Earnings management by real activities manipulations: A look at Vietnam

In bài này

By: Nguyen Duy Anh - VNP 21

Supervisor: Dr. Vu Viet Quang

This research thesis tests three hypothesizes: (i) In Viet Nam, the listed companies that meet earnings target (zero earnings and zero earnings growth) exhibit the proof of real activities manipulation (ii) Hypothesis 2: there is the difference between the extent of using real activities manipulation of the listed firm that meet benchmark and those that meet earning benchmark and have a high value of an asset (iii) there is no relationship between firm using real activities manipulation to just meet earnings benchmark and future performance. Our tests were based on data included 2374 firm-year observation covering 2005 to 2015.We focus on companies that satisfy one of the criteria: zero earnings or zero earnings growth. The firms meet the criteria call suspected firms or belong to suspected firms group. The rules identify the firms that more likely to using real activities manipulation. We examine three types of real earnings management: (1) cutting discretionary expenditures (2) acceleration of timing of sales (sale manipulation) (3) reducing the cost of production. To measure real earnings management, we follow the cross-section model developed by Roychowdhury (2006), Gunny (2010); and estimate abnormal production cost, abnormal discretionary spending (sum of SG&A, R&D, and advertising) and abnormal CFO. Our finding is that Vietnamese listed firmed apply real activities management to meet earnings benchmark. Besides, the degree effect of cutting production cost of the suspected firms with a high value of assets is highest (11.14%) among three types of real activities management (2.54% for sale manipulation and 0.398% for reducing discretionary expenses, which suggest the firm with a good reputation prefer employ cutting production cost to meet companies target. Final, the companies which engage in CFO manipulation or cutting discretionary expenses, as real earnings management to just meet earnings benchmarks have no impact on subsequent performance. In contrast, the companies which engage in production cost as real earnings management to just meet earnings benchmarks have negative impact on subsequent performance.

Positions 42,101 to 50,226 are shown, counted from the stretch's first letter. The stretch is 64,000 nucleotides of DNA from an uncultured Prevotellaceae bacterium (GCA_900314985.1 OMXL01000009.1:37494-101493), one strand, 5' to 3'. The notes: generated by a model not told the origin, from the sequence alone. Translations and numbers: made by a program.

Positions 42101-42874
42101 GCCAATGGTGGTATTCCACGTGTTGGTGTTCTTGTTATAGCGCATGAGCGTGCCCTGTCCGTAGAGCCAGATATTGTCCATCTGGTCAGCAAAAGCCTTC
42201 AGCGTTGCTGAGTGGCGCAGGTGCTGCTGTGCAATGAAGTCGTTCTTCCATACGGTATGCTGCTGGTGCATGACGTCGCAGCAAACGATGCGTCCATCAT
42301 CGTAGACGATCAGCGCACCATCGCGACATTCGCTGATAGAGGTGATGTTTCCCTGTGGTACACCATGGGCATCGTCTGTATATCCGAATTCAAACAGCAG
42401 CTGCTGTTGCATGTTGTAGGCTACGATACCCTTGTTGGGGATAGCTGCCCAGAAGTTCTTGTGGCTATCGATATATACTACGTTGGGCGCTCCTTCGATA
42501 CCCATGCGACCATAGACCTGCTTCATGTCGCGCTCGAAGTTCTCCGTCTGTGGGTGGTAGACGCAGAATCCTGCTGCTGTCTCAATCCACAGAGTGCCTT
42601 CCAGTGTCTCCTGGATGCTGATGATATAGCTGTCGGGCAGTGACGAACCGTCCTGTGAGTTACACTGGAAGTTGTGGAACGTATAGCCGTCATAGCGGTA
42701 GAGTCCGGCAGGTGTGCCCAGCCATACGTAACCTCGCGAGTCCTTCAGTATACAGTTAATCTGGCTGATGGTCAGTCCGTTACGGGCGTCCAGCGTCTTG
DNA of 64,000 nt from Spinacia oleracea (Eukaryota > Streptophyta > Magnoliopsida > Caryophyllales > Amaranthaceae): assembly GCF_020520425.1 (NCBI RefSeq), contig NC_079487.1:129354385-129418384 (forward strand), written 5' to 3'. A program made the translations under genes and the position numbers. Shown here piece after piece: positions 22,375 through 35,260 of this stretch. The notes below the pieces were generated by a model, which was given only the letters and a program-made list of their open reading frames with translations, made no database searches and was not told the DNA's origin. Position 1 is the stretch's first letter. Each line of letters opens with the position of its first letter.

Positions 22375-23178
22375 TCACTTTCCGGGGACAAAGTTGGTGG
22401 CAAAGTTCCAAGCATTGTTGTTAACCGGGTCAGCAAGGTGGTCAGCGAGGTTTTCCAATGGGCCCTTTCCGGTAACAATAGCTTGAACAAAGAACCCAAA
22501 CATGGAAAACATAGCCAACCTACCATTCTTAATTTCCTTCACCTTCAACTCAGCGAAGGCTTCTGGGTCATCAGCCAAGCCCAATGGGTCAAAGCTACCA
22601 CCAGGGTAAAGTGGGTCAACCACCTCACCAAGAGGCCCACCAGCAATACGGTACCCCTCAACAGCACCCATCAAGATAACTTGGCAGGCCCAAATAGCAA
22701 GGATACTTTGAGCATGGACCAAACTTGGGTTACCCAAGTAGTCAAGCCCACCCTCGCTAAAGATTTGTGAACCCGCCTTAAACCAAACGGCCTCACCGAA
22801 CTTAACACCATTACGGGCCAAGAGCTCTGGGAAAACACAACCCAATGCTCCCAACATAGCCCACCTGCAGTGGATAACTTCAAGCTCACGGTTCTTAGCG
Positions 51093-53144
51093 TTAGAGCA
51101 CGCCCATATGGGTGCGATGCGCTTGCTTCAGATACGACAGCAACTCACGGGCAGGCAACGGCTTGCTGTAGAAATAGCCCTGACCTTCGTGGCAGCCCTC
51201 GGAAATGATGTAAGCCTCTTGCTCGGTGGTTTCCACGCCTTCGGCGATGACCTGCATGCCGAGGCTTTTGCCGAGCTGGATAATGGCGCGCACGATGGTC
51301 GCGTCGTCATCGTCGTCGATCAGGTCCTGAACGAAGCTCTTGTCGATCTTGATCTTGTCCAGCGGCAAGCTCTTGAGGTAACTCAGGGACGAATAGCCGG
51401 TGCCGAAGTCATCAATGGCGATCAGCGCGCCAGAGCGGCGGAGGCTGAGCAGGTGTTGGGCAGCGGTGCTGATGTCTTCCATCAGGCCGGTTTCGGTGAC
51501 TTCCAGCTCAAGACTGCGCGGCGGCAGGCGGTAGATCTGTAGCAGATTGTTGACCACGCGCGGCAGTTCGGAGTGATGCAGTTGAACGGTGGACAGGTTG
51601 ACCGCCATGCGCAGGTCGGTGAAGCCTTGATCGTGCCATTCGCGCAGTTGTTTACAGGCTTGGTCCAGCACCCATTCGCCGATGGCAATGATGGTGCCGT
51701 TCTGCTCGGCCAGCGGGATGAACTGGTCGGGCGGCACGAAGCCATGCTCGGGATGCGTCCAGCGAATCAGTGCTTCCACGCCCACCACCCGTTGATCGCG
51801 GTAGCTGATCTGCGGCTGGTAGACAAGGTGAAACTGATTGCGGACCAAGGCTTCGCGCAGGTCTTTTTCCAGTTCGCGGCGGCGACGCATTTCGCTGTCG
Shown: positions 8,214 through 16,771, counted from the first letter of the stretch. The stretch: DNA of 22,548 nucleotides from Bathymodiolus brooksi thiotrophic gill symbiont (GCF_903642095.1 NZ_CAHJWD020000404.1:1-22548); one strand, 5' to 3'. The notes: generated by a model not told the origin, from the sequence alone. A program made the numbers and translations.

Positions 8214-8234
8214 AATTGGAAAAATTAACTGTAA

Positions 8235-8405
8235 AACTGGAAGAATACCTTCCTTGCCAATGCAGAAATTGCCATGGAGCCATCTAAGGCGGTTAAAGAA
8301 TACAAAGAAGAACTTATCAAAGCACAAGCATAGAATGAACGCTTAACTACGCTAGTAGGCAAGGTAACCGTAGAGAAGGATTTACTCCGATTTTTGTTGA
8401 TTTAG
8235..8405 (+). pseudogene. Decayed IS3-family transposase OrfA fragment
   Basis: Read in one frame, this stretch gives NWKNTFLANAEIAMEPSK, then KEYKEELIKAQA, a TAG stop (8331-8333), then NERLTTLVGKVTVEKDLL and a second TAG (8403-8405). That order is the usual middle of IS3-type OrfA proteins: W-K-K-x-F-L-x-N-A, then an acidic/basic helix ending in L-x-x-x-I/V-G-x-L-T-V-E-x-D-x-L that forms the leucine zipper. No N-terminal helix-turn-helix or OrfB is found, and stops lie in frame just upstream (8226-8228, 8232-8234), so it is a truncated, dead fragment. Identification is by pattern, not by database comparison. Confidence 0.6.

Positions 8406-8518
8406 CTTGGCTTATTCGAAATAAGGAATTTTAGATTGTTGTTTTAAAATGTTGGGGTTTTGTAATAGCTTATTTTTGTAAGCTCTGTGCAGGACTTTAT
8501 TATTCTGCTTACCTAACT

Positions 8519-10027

Keywords: Capital markets, Accounting choice, Earnings manipulation